When looking for ways to be helpful, I talked to NYU’s Faye Ginsburg, a friend and former colleague who has become an expert on documentaries dealing with disabilities as a result of her own daughter’s illness. Faye told me there is a whole subgenre of documentaries on autism which have been made by family members. I got the Film Study Center to purchase some of them so Rachel could become familiar with the genre in which she was operating. Indeed, each week in the fall semester our class looks at a documentary related to one student’s work, and upon Rachel’s request we screened Beautiful Son (2007), which Hawaiian filmmakers Don and Julianne King had made about their autistic son. This moving film made clear that the documentary focusing on a cute young boy with autism had already been done and it pushed Rachel to move beyond that idea (and pushed her fellow classmates to offer suggestions from a new and broader perspective). Rachel’s mother Mara LaViola, could not have agreed more. As a Special Education Child Advocate, she frequently represents families with autistic children as they seek resources from local and state governments. She was frustrated/disappointed/angered by our earlier advice to Rachel (ie to focus on her sympathetic brother to the exclusion of those who were less photogenic and yet often face even more severe problems). Another student in the class has a brother with autism. So we are all learning more about this increasingly common condition through Rachel’s project.
Lauren Tilton is a Ph.D. student in American Studies and her documentary fulfills requirements for the MA in Public Humanities, now being offered by Yale’s American Studies Program. Her documentary comes out of an innovative engagement with the Farm Security Administration and Office of War Information photographs that are archived at the Library of Congress. Working with several colleagues, she has come up with a web-based program that will enabled users to see the sequence of images as they were taken by individual photographers. Through funding from the NEH, Lauren is now implementing this transformation of the ways in which the archive can be used. Her documentary is an independent but relatd project about the FSA/OWI archive and some of the insights into the collection that her new approach allows.
Chandra Simon, a MA student in the school of Forestry and Environmental Studies, joined the class this spring. She is a veteran producer who was director of the Environmental Film Festival at Yale for 2011. As she explained in an email, her documentary project is “constantly evolving and changing in scope and format but basically I’m profiling farmers and activists who are trying to create a more sustainable and healthy food system.”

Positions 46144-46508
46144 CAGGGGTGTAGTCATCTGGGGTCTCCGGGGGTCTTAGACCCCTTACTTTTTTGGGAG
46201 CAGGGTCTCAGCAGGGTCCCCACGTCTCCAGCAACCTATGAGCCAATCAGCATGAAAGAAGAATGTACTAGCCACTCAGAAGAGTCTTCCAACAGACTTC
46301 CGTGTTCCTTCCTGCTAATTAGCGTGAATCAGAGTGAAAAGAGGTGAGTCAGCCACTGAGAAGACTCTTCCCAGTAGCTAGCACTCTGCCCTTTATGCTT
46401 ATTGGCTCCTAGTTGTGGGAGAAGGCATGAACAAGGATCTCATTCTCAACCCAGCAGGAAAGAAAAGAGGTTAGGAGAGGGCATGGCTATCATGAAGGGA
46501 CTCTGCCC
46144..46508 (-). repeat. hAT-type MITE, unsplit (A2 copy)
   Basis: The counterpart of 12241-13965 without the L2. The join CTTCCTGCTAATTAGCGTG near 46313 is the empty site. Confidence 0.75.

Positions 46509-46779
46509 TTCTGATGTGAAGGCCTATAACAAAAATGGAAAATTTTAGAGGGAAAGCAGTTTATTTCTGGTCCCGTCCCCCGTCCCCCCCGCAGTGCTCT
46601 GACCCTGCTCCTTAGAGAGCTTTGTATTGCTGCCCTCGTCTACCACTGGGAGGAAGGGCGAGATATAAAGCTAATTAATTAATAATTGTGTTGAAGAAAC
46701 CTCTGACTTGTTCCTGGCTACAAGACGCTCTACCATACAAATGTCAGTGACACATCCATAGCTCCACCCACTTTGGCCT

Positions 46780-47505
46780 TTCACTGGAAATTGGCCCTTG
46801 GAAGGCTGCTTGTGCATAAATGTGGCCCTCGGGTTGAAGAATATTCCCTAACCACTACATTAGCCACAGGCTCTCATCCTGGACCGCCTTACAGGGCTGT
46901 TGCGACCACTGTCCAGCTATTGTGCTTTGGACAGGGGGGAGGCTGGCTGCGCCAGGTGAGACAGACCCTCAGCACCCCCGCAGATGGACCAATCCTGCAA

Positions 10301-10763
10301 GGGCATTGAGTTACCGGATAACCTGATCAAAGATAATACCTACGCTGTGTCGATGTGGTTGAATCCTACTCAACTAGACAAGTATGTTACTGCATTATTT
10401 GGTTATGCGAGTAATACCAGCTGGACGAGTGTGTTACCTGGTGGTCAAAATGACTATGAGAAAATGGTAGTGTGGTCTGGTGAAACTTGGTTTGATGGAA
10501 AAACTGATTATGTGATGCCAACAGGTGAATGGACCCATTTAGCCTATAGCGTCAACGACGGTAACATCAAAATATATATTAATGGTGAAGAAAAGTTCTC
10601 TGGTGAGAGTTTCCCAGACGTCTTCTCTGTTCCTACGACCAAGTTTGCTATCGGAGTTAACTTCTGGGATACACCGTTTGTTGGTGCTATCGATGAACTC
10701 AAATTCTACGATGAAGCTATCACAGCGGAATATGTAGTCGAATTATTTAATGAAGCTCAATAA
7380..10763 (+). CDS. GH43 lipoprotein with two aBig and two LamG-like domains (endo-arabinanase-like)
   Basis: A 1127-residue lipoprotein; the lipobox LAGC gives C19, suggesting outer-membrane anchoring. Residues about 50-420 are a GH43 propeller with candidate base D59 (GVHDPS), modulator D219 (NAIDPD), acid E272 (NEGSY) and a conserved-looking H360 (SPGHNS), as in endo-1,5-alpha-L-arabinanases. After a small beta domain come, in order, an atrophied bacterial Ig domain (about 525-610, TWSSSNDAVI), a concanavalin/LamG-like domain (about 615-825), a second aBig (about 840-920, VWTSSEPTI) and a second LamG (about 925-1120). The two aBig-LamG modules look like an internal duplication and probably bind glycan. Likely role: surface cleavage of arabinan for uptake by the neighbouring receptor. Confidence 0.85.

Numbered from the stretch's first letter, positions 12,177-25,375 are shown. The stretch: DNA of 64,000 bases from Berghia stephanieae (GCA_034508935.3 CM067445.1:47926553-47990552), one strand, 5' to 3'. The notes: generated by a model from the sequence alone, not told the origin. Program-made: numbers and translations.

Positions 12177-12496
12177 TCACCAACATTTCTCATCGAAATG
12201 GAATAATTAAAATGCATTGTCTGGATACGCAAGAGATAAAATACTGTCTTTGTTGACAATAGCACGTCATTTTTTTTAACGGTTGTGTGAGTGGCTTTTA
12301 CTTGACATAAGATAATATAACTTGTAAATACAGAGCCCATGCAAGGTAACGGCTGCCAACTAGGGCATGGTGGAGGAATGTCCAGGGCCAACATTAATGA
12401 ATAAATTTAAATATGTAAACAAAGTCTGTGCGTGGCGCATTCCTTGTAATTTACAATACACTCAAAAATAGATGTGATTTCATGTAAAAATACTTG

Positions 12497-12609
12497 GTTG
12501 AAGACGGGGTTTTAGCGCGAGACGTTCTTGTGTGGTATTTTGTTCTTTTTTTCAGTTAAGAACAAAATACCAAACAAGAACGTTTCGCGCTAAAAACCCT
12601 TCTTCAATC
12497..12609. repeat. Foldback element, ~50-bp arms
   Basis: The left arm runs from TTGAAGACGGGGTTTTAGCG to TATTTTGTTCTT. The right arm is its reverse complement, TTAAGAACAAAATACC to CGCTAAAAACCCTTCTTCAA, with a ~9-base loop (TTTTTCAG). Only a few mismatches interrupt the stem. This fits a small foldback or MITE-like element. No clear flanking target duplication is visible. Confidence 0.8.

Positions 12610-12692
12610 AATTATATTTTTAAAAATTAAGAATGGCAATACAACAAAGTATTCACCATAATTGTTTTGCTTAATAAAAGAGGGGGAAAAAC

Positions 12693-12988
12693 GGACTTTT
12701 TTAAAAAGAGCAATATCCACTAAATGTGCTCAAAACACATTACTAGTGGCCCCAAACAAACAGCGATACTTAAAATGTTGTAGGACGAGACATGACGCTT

No effort to explain the essentials of Documentary Film Workshop would be complete without acknowledging the critical role played by the DMCA (Digital Media Center for the Arts), its Associate Director Lee Faulkner and Technical Specialist Anna Loar. Without them, nothing would be possible. In a world where everyone has to be evaluated and ranked from 1 (poor) to 10 (outstanding), they both rate a 12, which is reserved for real-life super heroes. Why? The energy at the DMCA is very special. Lee is my unofficial co-teacher, training students on cameras, Final Cut Pro and microphones. Anna, who runs her share of workshops and provides crucial support to all of us, is a singer and musician in her other life. She’s a major recording artist just waiting to be discovered.
There is that always important moment when the subjects (“my students”) refuse to be passive objects of my authoritarian gaze. (In different ways it happens all the time!) When I put down the camera in order to make a point, Yelin took control and began shooting. His snapshots made me realize that mine had tended to be portraits of students watching or listening. Certainly this is not the representative of our classroom dynamic but rather reflects my limits as a photographer. Yelin took some other shots: here is one of Naima–just to offer some visual evidence.
And when Lauren Tilton’s cameraman did not show up for a shoot, I became her gofer. She was filming Alan Trachtenberg, author of Reading American Photographs: Images as History, Mathew Brady to Walker Evans. I brought along my trusty Canon and snapped a few after the interview was over.
We have a few other classmates, I should mention as well.
Tiffany Ruosi Wang is getting a Master’s in the School of Public Health, coming to Yale via Peking University. She came to the workshop with almost no filmmaking experience but a fierce determination to start making documentaries. She also came with an interesting idea for a project: the decision––often a real dilemma–– that Chinese students face as they approach graduation––to remain in the US or return to China. She is not in the classroom very often this semester since she has a required course that meets at the same time as our workshop. So we tend to meet tutorial fashion–or at Tuesday evening screenings.
Janett Buell is a third year Ph.D. student in German and Film Studies. Last year she took my critical studies course Digital Documentary and the Internet and was won over to documentary as a field of interest. Thus her wish to make one (understanding this mode of filmmaking from the inside). Janett has been a theory head and so her novel but quite brilliant choice of a subject: the color “grey” –or is it “gray”? And is it a color? I can’t reveal any more, but this is only the beginning of her multi-faceted approach to this subject. Headed into the spring semester, Janett found herself preoccupied with orals (plus teaching), and so she has taken a one semester sabbatical from the class, returning in the fall. I took this photo in a coffee shop while we met to discuss her orals: the papers in front of Janet are some of the relevant lists of books and films she needs to read and view.